Why do your eyes burn? It could be dry eyes.
The tears are made of water, oil and mucus, which are produced by different glands on the eye surface and the eyelids.
Any deficiency in the production or the quality of any of these components will lead to dry eyes.
Blinking spreads the tears all over the eye surface, and the tears normally drain through the canals that are located near the nose on the eyelids; the tears then flow through the nasolacrimal ducts into the back of the nose, which also connected to the mouth. This is why sometimes, when we place drops on our eyes, we can taste the medication.
The function of the tear film is to lubricate the ocular surface, protect the eye from infections, wash away foreign particles and provide nourishment to the ocular surface.
For clear vision to occur, it is important to have a smooth surface that is created by the tear film. Any abnormality in the tear film may lead to blurry vision.
Eye burning is a common complaint when the eyes are dry. Furthermore, having dry eyes is a common problem that can occur at any age but usually manifests or worsens as we age.
Some of the signs and symptoms of dry eyes also include blurry vision that improves after blinking, grittiness, scratchy feeling, redness, light sensitivity, tearing, foreign body sensation as if sand or an eye lash is stuck on the eye, difficulty wearing contact lenses and even pain.
Dry eye is a multifactorial disease; it can be due to a physiological response in which there is less production of tears or problems with the quality of the tear film.
Women are more prone to dry eyes than men due to hormonal changes.
Dry eyes can be due to inflammation in the anterior ocular surface, environmental issues, evaporation of the tears, or systemic conditions like Sjogren’s syndrome or rheumatoid arthritis.
Vitamin A deficiency can lead to dry eyes among other problems.
Skin disorders like acne rosacea can also affect the ocular surface and cause dry eyes.
Smoking and exposure to wind, smoke or dry environments can cause evaporation of the tear film, causing or exacerbating dry eye symptoms.
Likewise, when we are focusing on a task, like watching TV, reading, working on the computer or driving, we tend to blink less, which causes tear evaporation and can cause dry eye symptoms.
Eye dryness could also occur as a side effect of certain medications like antihistamines, decongestants, acne medications or birth control pills among others.
Laser refractive surgery, like LASIK, can cause or worsen dry eyes, although the symptoms are for the most part temporary.
The routine treatment of dry eyes involves using over-the-counter artificial tears of different viscosities ranging from watery to gel-like type tears.
There are also ointments that can be used to lubricate the eyes, but these are mainly used at bed time since they will blur the vision but keep the eyes moist throughout the night while sleeping.
Sometimes, patients feel that when they wake up they have sticky, irritated eyes with foreign body sensation and burning and even get crusty eyelids. This could be due to the eye being not fully closed while sleeping. Some people sleep with the eyes a little open and this creates an opening where air will dry the eyes.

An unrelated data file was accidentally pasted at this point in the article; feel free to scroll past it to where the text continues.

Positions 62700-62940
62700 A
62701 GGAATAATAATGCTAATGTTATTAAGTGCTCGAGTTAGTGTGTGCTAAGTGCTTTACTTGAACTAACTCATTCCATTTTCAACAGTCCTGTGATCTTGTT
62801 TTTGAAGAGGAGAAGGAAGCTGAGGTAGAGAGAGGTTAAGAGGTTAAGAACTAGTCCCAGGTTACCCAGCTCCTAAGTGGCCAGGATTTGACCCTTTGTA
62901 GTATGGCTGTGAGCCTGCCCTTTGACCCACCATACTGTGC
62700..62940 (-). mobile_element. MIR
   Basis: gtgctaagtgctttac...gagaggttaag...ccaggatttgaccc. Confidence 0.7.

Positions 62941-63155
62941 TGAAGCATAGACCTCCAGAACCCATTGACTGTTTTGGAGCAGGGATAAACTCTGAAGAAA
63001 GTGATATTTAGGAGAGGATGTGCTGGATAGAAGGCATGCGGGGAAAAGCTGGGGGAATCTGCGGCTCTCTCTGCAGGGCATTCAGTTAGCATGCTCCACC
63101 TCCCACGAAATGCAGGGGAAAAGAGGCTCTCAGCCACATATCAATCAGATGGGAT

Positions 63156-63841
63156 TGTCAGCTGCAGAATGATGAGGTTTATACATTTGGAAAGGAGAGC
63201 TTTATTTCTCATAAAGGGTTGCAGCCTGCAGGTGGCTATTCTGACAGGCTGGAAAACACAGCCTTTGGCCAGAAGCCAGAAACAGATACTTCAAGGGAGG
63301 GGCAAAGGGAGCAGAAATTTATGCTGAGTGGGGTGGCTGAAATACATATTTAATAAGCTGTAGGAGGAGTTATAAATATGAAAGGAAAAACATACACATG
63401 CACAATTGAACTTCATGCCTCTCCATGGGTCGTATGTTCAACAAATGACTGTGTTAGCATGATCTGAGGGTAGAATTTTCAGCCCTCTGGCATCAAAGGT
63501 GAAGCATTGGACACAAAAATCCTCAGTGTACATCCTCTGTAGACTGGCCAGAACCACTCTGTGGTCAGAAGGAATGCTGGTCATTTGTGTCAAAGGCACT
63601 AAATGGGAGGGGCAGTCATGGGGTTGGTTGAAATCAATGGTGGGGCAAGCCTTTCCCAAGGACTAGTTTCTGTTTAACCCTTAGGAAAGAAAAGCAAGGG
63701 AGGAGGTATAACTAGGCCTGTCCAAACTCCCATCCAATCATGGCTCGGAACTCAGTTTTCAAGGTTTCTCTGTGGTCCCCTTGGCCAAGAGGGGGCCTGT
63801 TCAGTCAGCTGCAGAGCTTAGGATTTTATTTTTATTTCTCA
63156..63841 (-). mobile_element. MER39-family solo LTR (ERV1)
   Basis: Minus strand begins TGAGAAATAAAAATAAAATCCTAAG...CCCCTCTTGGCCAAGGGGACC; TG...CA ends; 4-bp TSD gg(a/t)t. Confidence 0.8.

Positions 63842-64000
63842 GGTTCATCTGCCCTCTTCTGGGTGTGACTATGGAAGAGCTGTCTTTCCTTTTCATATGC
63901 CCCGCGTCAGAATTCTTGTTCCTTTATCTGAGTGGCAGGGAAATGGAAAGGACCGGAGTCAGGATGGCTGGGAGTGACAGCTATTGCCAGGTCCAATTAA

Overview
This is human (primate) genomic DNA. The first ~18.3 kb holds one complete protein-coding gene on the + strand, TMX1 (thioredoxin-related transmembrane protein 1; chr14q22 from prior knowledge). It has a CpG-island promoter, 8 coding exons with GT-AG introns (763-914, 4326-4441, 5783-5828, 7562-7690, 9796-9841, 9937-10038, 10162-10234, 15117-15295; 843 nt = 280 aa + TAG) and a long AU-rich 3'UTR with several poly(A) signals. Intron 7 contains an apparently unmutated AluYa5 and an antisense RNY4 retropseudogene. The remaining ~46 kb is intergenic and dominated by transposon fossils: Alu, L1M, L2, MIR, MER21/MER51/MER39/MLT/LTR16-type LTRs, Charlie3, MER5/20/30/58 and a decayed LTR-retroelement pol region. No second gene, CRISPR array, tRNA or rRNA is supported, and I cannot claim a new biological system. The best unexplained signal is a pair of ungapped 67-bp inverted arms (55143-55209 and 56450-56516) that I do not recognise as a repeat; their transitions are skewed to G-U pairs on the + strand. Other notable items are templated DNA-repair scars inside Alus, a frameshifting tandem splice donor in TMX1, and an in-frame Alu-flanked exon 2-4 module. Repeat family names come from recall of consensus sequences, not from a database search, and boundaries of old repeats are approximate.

In these cases, it is particularly important to apply artificial tear-lubricants in ointment form before going to sleep.
Another case in which the ointment can help while sleeping is in those patients that use a CPAP/sleep apnea machine to help with breathing while sleeping.
These machines tend to blow air onto the face which can dry the eyes.
Additionally, silicone punctum plugs can be implanted in the ducts that drain the tears into the nose to aid prolong the time that the tears are in contact with the ocular surface, thus ameliorating the symptoms of dry eyes.
Reports suggest that increasing oral consumption of omega-3 fatty acids/fish oil can help in the management of dry eyes.
In some cases, eyelid disease such as blepharitis or acne rosacea can contribute and worsen dry eyes. It is also advisable to do warm compresses and use lid scrubs or cleaning the eyelashes with baby shampoo and water to help decrease the inflammation along the eyelid margin and help with the production of the components of the tear film.
It is important to wear sun glasses to protect the eyes from the drying effects of the wind and the sun. If the dry eye symptoms are moderate to severe, wraparound sunglasses are more appropriate.
Also, try to increase the humidity levels in your home or workplace so that the eyes don’t dry that easily.
Currently, there are two prescription drugs for the treatment of dry eyes: Restasis and Xiidra.
Restasis is an immune suppressant eye drop that helps control the inflammatory response that contributes to dry eyes.
Xiidra is another prescription eye drop that helps block the secretion of inflammatory molecules that cause dry eyes.
You should talk to your eye doctor if you have any signs and symptoms of dry eyes that are not ameliorated by the use of artificial tears because you may benefit from punctum plugs or medications such as Restasis or Xiidra.
Dr. Ho and Dr. Vaccari are ophthalmologists at Atlantic Eye MD, specializing in cataract surgery, multifocal lens implants, laser surgery, diabetic eye disease, glaucoma and macular degeneration as well as the full spectrum of vision disorders.